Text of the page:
From a railfan's perspective, my return trip was slightly less interesting. I woke up Tuesday morning to a text message on my phone from fellow Amtrak Unlimited forum member chuljin, who would be returning home to L.A. from his four-day railfan journey up to Northern California. His message said that, unfortunately, a second standard Sightseer Lounge had been substituted for the Pacific Parlour Car--a Loungestitution(tm), he called it.
Amtrak.com said the train would be approximately five minutes late, and as I was traveling light and already had my ticket printed, I arrived at the station at approximately 1:35--three minutes before normal departure and eight minutes before estimated departure. Only on Amtrak can you do that! (Normally, I would have arrived a bit earlier, but we were in the downtown area near the station--buying chocolate at the Rocky Mountain Chocolate Factory--and saw that the train hadn't even passed through town yet.) Of course, the estimate wasn't perfect, and the train ended up being about ten minutes late--not too bad for the Coast Starlight! Despite all of the bad talk about the Union Pacific, all three rides I've taken over UP trackage in the last month have been more or less perfectly on time--we didn't meet any freight trains on the Starlight on this Memorial Day weekend, but my trip on the California Zephyr from Denver to Salt Lake the previous week had us speeding past no less than 20 stopped UP and BNSF freights and arriving into SLC five minutes early! But I digress.
I boarded at my sleeper and my attendant took my ticket and gave quick directions to my room. I deposited my rollaboard on the lower-level luggage rack and my backpack in my room. As we started to pull away, I checked chuljin's text message again to see which room he was in. He was in room four in the next car forward (I had to run downstairs to the display opposite the luggage rack to verify the car number), so I knocked on his door and asked if he was, indeed, chuljin (I'm always a little nervous to ask people if they're fellow forum members for fear of being seen as geeky in case they're not!). He responded in the affirmative and invited me in--an offer I would have immediately accepted, except that I wanted to run up to the dining car and see if they were still serving lunch (might as well get a free meal out of my sleeper fare if I could!).
Unfortunately, the dining car had already done its last seating, but I scheduled my dinner reservation for the earliest slot they had open--4:30. I wandered back to chuljin's room and continued our previous conversation as we passed my old house next to the tracks in Templeton. Just then, chuljin's new friend Richard--a contributor to Trainweb--knocked on the door. Chuljin introduced me, and we decided to move to the loungestituted(tm) Parlour Car so Richard could show us his photos from his trip to Seattle. Chuljin reminded me that I was to be his guest at that afternoon's wine tasting (a hearty thanks goes to him for that!), which would be taking place at 3:30. It occurred to me that I should move my dinner reservation back a bit so as not to interfere with the tasting (especially if some dining car attendants call reservations early!), so I ran up to the dining car to move my seating back to 4:45 p.m.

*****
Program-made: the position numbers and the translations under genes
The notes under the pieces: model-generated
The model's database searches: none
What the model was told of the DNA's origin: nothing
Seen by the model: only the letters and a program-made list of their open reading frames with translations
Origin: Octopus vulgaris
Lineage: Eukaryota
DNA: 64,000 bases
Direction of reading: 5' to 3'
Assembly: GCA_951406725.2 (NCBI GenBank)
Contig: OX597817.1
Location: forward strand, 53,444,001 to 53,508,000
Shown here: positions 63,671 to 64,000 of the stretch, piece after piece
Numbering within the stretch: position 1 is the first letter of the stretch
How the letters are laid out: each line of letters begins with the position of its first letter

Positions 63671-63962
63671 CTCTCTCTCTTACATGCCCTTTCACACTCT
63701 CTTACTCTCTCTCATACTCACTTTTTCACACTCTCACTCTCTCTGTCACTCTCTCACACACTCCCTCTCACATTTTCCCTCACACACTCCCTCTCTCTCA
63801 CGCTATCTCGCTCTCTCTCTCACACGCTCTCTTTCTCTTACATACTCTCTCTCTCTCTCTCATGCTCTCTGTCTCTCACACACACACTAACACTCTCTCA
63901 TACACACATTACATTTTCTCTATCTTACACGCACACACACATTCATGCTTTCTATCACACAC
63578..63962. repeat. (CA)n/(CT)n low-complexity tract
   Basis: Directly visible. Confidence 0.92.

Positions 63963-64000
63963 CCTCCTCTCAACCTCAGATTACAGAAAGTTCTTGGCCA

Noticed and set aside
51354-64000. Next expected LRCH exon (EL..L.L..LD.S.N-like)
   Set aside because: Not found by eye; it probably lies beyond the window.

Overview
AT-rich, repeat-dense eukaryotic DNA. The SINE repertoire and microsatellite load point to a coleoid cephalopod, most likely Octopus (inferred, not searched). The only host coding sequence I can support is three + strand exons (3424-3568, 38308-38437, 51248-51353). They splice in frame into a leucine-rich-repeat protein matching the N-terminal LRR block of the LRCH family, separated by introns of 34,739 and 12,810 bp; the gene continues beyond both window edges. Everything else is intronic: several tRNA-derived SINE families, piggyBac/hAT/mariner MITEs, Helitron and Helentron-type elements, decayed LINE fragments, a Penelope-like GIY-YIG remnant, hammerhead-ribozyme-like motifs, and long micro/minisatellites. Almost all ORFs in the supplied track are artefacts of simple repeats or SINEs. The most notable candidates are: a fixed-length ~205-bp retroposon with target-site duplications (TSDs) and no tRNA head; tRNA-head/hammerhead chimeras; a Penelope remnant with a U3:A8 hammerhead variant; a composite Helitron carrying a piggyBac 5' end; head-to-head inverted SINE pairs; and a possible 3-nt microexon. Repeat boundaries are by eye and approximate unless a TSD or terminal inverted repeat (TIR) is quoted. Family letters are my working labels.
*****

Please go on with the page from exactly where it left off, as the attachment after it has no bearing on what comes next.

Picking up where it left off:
Richard opened his laptop and showed us some great pictures of his rides on some special private varnish cars and his chance encounter with Amtrak's Beech Grove executive car and Amtrak Vice President Emmett Fremaux at the Seattle King Street station. Richard is a good conversationalist, and he has the guts to ask for things I'd be too embarrassed to ask for, and so after chatting the VP up for a bit, he asked if he could hitch a ride on Beech Grove for just a single stop (up to Everett), and he received an answer in the affirmative! Chuljin and I were thus treated to some great pictures from the open-air platform at the back of the car--including some pictures done Alaska Railroad-style (taking shots of the train while leaning out from the platform).
In the middle of Richard's slideshow, the pseudo-Parlour Car attendant made an announcement that the wine tasting would begin shortly. We moved from our chairs to a table occupied by a single young traveler (who didn't say a word the entire time we sat there--he probably thought we were nerds or something!) while our attendant set up a small MP3 player and speaker system that played some light jazz and classical music.